The marriage of one of the richest men in the world is coming to an end. Amazon founder and CEO Jeff Bezos and his wife of 25 years, MacKenzie, are headed for divorce. When marriages break down in Louisiana and elsewhere in the country, family law rules apply even when -- as in Bezos' case -- a fortune of $137 billion is at stake.
There are challenges when it comes to being a noncustodial parent after going through a divorce, one of which includes maintaining a positive relationship with the children. When it comes to child custody in Louisiana, the time noncustodial parents spend with their kids is governed, for the most part, by a calendar. But that doesn't mean the kids, nor the parents need to suffer.
Single individuals who are looking to have children are embracing a new phenomenon called platonic parenting. Louisiana family law rules still apply to this type of situation -- where people agree to have a child together but don't have a romantic relationship, but rather a friendship. They work positively to co-parent the child even though, apart from parenting, they maintain separate lives.
Understandably, celebrity marriage breakups are difficult for those involved. Unlike most Louisiana couples going through a divorce, their private situations are displayed in the media for all to see. Such is the case with the Dixie Chicks lead singer Natalie Maines and her estranged husband. They've been battling over the contents of a prenuptial agreement.
It's difficult to find cryptocurrency online. Divorcing Louisiana residents who are intent on hiding assets during their divorces may use this to their advantages. It's something the legal profession has been wrestling with for a while now. There are more divorce cases heading to court that involve these kinds of hidden assets, and statistics show that the majority of people who own these assets are men under the age of 30. That's also around the average ages of couples divorcing in the country.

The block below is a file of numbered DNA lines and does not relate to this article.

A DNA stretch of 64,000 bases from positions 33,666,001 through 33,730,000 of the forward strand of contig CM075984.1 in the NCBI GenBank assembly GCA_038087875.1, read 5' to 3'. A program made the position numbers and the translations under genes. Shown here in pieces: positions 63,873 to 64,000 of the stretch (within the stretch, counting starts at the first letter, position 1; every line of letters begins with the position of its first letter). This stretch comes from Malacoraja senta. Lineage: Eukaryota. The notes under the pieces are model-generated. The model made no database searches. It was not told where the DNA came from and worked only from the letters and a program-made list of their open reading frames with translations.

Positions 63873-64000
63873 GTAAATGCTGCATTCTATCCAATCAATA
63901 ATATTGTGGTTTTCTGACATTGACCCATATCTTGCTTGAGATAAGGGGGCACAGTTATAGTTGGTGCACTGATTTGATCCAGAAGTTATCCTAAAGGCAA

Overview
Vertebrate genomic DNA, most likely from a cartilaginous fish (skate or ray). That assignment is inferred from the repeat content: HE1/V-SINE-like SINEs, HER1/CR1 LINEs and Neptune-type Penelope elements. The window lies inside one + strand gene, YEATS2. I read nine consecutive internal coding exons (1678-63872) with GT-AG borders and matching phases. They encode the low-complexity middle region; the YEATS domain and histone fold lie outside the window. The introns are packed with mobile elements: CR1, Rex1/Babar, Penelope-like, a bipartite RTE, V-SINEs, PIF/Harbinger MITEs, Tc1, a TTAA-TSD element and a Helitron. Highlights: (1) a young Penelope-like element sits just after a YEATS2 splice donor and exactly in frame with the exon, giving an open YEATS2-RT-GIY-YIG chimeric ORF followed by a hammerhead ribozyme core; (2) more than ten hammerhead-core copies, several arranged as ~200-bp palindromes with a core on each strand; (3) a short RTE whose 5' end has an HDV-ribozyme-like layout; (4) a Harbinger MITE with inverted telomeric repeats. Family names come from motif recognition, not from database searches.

Divorce can be filled with all kinds of animosity and the last thing on many soon-to-be former spouses' minds is sharing. But with divorce in Louisiana, by law each spouse has to be transparent with the other when it comes to financial assets. That's not always the case, however, and some spouses resort to hiding what they have because they don't believe everything they have should be shared.
It looks like Jenna Dewan wants to make the split from Channing Tatum legal. The actress recently filed for divorce from her actor husband, from whom she has been separated since April of this year. Used by some individuals in Louisiana as well, Dewan cited irreconcilable differences as the reason for the split. The couple share a five-year-old daughter.
No couple is ever going to agree on everything all the time. There may be times when tempers flare between Louisiana couples and the desire to lash out is strong. But there is a movement afoot that condones the spanking of a female in the relationship who is deemed by her partner to be out of line. This is supported by some religions, but by the majority of people, it is considered to be a form of domestic violence.
Society has become much more liberal about marriage and what it means to individuals. In many respects how married couples in Louisiana conduct themselves within their marriages is distinctly personal. Still, there are family law rules that must be taken into consideration. But, there are certain decisions couples have made that have not been in the best interests of their marriages and that includes the decision to have open relationships.
When it comes to marriages ending, chances are one or more of the four A's might have been involved. When Louisiana couples find themselves thinking about divorce, it could mean that addiction, agendas, adultery or abuse had parts to play in the breakdown of the marriage -- if not all of those, then perhaps one or two. Those are pretty hardcore reasons for a marriage splitting up as opposed to reasons considered to be less intense, such as growing apart, lack of communication, different life goals or no longer having anything in common.